Anatomy of an outbreak

How Congo learnt from the 2014 Ebola crisis and is dealing with the situation this year
The Ebola virus returned to the Democratic Republic of the Congo (DRC) just days after the World Health Organisation (WHO) announced, on July 24, that the Ebola outbreak had ended there. Congo says it has recorded a fresh outbreak in North Kivu province — the tenth instance in the country since the virus was discovered in 1976. At least four samples have tested positive and the majority of cases are in Mangina, about 30 km from Beni city, a densely populated area. But the outbreak in North Kivu, announced on August 1, appears to be a fresh and unrelated one, having occurred about 2,500 km away from Bikoro in Equateur Province where the last outbreak was first reported this May. “The detection of the virus is an indicator of the proper functioning of the surveillance system,” Congo’s Health Minister Oly Ilunga Kalenga said in a statement.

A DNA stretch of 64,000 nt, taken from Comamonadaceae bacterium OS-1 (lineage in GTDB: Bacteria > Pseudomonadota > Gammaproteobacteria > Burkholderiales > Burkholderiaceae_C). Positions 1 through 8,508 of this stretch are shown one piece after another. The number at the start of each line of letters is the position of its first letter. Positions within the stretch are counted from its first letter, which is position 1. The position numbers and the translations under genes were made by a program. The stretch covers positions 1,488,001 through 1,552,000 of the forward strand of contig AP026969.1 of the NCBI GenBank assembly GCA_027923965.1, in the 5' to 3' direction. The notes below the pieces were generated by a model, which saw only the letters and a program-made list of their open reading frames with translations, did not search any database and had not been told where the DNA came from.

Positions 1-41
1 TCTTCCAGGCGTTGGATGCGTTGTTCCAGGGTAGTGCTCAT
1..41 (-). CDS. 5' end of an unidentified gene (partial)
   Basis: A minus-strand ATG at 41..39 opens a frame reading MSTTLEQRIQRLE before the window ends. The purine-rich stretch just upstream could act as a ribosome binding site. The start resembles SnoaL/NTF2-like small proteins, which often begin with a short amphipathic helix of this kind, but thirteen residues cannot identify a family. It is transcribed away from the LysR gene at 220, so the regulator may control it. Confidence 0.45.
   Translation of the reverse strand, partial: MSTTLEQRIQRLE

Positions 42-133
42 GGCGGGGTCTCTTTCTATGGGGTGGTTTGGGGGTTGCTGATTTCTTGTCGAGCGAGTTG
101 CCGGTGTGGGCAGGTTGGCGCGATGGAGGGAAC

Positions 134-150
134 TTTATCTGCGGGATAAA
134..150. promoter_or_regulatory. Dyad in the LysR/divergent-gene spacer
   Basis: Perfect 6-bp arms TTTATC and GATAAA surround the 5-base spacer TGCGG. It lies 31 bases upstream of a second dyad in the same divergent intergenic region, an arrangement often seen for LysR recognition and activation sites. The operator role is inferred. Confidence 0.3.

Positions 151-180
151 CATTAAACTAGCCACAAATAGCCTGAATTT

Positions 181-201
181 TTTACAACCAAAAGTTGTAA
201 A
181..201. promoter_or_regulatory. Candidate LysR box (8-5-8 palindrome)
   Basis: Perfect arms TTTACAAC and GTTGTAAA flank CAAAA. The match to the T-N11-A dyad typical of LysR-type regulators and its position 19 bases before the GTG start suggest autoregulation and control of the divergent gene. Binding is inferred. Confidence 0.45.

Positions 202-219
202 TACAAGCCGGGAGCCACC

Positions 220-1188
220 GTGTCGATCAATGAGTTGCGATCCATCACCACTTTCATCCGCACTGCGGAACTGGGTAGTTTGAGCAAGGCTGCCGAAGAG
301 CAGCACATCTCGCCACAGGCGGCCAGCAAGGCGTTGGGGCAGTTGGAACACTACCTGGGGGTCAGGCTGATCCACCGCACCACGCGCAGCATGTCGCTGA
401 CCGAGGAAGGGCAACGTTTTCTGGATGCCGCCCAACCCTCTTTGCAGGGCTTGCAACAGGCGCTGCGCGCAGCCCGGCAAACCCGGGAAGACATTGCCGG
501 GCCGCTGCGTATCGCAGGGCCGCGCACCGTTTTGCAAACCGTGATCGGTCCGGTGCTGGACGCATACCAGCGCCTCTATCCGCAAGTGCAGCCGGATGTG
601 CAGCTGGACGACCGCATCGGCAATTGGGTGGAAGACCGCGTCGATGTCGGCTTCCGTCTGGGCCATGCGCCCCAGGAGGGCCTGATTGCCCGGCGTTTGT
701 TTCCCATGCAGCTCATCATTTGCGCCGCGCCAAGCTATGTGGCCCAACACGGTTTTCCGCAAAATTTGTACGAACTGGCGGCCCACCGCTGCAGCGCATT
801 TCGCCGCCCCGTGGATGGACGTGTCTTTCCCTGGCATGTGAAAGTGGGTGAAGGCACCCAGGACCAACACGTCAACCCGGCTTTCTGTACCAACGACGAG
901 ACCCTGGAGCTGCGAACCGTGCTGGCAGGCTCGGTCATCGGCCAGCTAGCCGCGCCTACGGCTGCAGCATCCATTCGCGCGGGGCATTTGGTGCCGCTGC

“Ebola is a constant threat in the DRC. What adds to our confidence in the country’s ability to respond is the transparency they have displayed once again… we will fight this one as we did the last,” WHO Director-General, Dr. Tedros Adhanom Ghebreyesus, tweeted.
The quick and proactive steps were not in vain. On July 24, WHO announced the end of the outbreak when a period of 42 days (two incubation periods) following the last possible exposure to a confirmed case had elapsed without any new confirmed cases being detected.
While it took nearly 30 months to control the 2014 West African epidemic (more than 28,600 people were infected and 11,300 died), it took less than three months in the case of the May 8 outbreak. On July 24, the total number of laboratory confirmed cases was just 38 (and 16 more probable cases) while the number of deaths was 33.
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